Jaylee Ismay has always loved sport – watching games and reading about athletes and the wash-up from games. So when she was faced with deciding what she wanted to do after school, it was an easy choice.
“Sport was always something I looked forward to on the weekend,” Jaylee, 22, explains. “I just loved sport growing up, and although I wasn’t very good at it myself, I knew all the rules and background.
“I grew to love watching the game, understanding it and wanting to know and learn more about it. It was always something to look forward to on the weekend.
“When I wanted to get into it as a career, it clicked to me that I loved reading all about it, watching all the sports stories on TV and the female broadcasters who empowered me to do what I wanted to do.”
When she was five, Jaylee’s family moved to Wauchope, near Port Macquarie, from ‘the Shire’ in Sydney’s southern suburbs. For years after the move she would accompany her dad, a local cabinetmaker, back to Sydney to watch NRL team, the Cronulla Sharks, play their games.
“I was watching and talking about sport all the time. Then it clicked: I may as well make it a career and get paid for it,” she says.
Jaylee was supported by the Hastings Education Foundation to complete a sports media degree at Canberra University. The financial and emotional support became even more important when Jaylee’s dad passed away, just three weeks before she was due to move to Canberra.
“That was such a hard time in my life because I was already scared about the move,” Jaylee remembers.
“It was a nine-hour drive from my home and I was starting from scratch – making new friends, learning to get around a new city, getting homesick.
“It made a huge difference knowing I had the support from my local community.”
One of Jaylee’s strongest memories is being the only woman in her class of eight studying a Bachelor of Sports Media at the University of Canberra, a course uniquely purposed for sports journalism, covering all media platforms for sport, especially social media.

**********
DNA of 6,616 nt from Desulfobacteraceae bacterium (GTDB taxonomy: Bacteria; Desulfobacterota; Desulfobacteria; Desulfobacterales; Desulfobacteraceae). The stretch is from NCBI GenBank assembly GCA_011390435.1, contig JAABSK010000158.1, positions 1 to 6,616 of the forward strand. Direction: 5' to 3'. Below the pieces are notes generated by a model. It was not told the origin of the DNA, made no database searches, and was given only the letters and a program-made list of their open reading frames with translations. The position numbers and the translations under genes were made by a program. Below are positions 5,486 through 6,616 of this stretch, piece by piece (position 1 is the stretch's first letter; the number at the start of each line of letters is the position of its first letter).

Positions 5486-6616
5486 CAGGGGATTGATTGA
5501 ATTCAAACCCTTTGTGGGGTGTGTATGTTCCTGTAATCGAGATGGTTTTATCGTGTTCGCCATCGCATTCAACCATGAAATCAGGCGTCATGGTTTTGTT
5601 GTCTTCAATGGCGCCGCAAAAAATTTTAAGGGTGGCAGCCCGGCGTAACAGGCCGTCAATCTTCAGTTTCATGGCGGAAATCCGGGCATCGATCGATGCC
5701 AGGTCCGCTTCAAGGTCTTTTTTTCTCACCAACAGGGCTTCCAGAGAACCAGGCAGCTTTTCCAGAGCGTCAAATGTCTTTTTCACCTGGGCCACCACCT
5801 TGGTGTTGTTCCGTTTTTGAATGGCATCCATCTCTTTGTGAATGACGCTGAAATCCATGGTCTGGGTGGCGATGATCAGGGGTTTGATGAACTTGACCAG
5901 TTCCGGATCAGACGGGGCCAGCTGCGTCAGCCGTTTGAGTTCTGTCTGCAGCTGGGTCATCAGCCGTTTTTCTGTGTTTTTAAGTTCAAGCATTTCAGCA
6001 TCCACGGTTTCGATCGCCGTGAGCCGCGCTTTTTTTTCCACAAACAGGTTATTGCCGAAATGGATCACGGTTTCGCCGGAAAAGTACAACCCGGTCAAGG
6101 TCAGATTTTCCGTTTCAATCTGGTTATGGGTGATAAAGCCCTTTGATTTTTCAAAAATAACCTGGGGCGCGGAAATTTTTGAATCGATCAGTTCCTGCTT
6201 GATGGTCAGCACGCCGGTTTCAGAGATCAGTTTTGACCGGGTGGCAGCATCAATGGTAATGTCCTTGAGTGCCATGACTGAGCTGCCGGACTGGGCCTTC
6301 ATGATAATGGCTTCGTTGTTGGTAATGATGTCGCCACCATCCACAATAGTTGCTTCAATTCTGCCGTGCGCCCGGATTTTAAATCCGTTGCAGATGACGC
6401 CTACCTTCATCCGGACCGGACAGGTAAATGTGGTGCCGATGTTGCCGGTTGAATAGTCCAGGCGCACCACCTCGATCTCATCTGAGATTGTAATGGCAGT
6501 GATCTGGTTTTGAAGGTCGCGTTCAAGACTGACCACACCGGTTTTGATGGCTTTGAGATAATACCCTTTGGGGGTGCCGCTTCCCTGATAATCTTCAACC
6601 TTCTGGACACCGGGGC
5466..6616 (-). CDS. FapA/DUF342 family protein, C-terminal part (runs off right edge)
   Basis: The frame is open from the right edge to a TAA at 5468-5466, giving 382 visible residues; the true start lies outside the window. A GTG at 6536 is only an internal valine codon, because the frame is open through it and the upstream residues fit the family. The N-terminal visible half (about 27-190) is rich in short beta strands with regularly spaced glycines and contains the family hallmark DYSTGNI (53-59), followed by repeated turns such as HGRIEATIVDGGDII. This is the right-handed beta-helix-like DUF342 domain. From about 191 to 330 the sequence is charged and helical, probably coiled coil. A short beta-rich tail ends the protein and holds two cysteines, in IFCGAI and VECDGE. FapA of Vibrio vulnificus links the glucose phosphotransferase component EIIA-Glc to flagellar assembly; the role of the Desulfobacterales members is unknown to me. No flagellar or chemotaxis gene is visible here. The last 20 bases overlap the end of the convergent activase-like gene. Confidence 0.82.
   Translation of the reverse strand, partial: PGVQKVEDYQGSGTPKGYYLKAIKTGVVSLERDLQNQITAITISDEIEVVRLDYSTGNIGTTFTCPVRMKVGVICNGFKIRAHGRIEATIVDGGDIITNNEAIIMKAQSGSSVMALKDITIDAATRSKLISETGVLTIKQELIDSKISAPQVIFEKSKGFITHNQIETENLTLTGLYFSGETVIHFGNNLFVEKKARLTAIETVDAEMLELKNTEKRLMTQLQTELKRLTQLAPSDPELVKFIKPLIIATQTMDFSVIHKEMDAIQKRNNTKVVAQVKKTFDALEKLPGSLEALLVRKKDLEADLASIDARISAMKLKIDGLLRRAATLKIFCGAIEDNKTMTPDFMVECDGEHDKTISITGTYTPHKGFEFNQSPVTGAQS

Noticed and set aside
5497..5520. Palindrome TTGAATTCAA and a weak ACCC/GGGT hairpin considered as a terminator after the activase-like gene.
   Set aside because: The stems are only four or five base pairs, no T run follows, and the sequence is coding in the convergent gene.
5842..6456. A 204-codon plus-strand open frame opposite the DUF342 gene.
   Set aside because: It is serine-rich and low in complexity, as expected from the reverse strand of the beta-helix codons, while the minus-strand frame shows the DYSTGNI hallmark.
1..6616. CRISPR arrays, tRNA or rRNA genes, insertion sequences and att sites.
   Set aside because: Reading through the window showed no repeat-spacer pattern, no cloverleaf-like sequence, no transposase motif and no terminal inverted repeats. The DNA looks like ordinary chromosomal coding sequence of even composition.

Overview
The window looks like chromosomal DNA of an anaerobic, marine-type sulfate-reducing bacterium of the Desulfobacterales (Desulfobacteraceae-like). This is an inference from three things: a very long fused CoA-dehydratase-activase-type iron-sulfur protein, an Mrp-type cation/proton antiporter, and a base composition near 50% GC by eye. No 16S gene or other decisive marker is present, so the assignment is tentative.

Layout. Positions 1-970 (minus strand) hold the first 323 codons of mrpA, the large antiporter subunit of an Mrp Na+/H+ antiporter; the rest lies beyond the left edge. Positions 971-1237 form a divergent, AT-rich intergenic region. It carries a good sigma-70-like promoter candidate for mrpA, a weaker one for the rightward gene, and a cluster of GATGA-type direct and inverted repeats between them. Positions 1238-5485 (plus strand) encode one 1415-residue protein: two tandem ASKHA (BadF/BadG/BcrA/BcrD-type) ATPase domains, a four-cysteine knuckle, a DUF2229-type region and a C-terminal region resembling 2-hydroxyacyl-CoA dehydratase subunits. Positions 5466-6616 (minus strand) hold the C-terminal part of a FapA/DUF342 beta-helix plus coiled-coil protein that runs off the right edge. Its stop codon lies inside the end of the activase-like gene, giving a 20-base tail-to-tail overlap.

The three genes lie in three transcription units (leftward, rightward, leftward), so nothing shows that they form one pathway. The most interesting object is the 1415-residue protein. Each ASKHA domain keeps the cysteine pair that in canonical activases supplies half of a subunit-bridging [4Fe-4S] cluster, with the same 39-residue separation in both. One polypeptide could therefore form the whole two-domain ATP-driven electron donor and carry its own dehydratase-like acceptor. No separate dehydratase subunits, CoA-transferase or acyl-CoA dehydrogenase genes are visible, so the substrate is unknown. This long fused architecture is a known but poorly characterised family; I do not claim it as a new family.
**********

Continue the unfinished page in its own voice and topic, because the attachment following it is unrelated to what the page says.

Jaylee Ismay (right) with her sports commentator heroine Yvonne Sampson
Not interested initially in basketball, Jaylee, however, expanded her portfolio of rugby league and cricket by obtaining an internship with the UC ‘Capitals’. On her first day, she fixed the website, showed them several new ways of doing things and got offered a full-time job the day after.
“I was in the right time, right place and they still would like me to come back, but I needed to move on,” she says.
Since graduating, Jaylee has landed a job with Basketball NSW as their media co-ordinator and is the first person in her cohort to have a full-time position.
“Women can pretty well do anything in the male dominated world of sports,” Jaylee says, pointing to her inspiration, Fox Sports commentator, Yvonne Sampson.
“I don’t think I can keep up enough to be a commentator plus I would be too biased, so a reporter is what I would like to be, just like Yvonne Sampson, who interviews from the sideline during breaks.”
When asked what she would say to a young person in rural and regional Australia thinking of taking the leap into higher education, Jaylee replied by saying, “degrees and university in general can open so many doors for you because so many jobs now days require you to have a degree”.
“University was the best thing I have ever done and achieved because I loved what I studied and pushed myself to work ahead of my cohort and network in my field.
“Our homework for the week was to attend as many sporting events as possible. I may have achieved my dream, but it doesn’t mean I can be complacent.
“There still aren’t enough women in my industry, and that’s something I’m keen to help change.”
Our alumni are important to us and Jaylee is just one of almost 4000 country students we have helped over the past 25 years.